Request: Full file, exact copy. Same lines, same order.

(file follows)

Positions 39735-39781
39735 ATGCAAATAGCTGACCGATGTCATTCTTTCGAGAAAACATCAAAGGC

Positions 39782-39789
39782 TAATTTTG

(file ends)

Positions 39735-39781
39735 ATGCAAATAGCTGACCGATGTCATTCTTTCGAGAAAACATCAAAGGC

Positions 39782-39789
39782 TAATTTTG